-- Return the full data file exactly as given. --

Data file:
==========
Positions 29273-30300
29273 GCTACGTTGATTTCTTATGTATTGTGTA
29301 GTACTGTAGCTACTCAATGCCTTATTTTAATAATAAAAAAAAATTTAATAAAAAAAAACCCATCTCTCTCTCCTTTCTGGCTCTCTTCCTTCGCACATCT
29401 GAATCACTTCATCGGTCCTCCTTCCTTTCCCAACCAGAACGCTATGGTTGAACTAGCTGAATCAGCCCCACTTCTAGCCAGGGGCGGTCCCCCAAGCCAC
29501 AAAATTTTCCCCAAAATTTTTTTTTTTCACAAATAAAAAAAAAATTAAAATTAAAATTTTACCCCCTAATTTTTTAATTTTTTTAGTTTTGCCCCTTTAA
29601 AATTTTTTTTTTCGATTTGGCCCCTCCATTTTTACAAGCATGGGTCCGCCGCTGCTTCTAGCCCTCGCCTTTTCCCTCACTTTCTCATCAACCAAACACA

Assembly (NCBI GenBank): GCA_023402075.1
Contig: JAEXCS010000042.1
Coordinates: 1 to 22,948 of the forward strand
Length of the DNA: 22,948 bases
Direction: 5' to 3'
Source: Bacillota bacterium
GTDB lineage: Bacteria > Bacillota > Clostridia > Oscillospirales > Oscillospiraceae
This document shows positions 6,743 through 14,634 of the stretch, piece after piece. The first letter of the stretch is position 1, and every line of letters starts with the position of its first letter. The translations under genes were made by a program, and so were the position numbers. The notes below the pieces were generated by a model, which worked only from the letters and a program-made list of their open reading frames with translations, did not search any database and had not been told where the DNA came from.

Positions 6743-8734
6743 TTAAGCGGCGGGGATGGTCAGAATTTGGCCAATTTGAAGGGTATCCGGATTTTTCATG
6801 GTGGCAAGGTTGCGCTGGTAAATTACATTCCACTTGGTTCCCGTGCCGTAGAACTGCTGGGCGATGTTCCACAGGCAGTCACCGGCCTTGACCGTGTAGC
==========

Positions 29273-30300
29273 GCTACGTTGATTTCTTATGTATTGTGTA
29301 GTACTGTAGCTACTCAATGCCTTATTTTAATAATAAAAAAAAATTTAATAAAAAAAAACCCATCTCTCTCTCCTTTCTGGCTCTCTTCCTTCGCACATCT
29401 GAATCACTTCATCGGTCCTCCTTCCTTTCCCAACCAGAACGCTATGGTTGAACTAGCTGAATCAGCCCCACTTCTAGCCAGGGGCGGTCCCCCAAGCCAC
29501 AAAATTTTCCCCAAAATTTTTTTTTTTCACAAATAAAAAAAAAATTAAAATTAAAATTTTACCCCCTAATTTTTTAATTTTTTTAGTTTTGCCCCTTTAA
29601 AATTTTTTTTTTCGATTTGGCCCCTCCATTTTTACAAGCATGGGTCCGCCGCTGCTTCTAGCCCTCGCCTTTTCCCTCACTTTCTCATCAACCAAACACA

Assembly (NCBI GenBank): GCA_023402075.1
Contig: JAEXCS010000042.1
Coordinates: 1 to 22,948 of the forward strand
Length of the DNA: 22,948 bases
Direction: 5' to 3'
Source: Bacillota bacterium
GTDB lineage: Bacteria > Bacillota > Clostridia > Oscillospirales > Oscillospiraceae
This document shows positions 6,743 through 14,634 of the stretch, piece after piece. The first letter of the stretch is position 1, and every line of letters starts with the position of its first letter. The translations under genes were made by a program, and so were the position numbers. The notes below the pieces were generated by a model, which worked only from the letters and a program-made list of their open reading frames with translations, did not search any database and had not been told where the DNA came from.

Positions 6743-8734
6743 TTAAGCGGCGGGGATGGTCAGAATTTGGCCAATTTGAAGGGTATCCGGATTTTTCATG
6801 GTGGCAAGGTTGCGCTGGTAAATTACATTCCACTTGGTTCCCGTGCCGTAGAACTGCTGGGCGATGTTCCACAGGCAGTCACCGGCCTTGACCGTGTAGC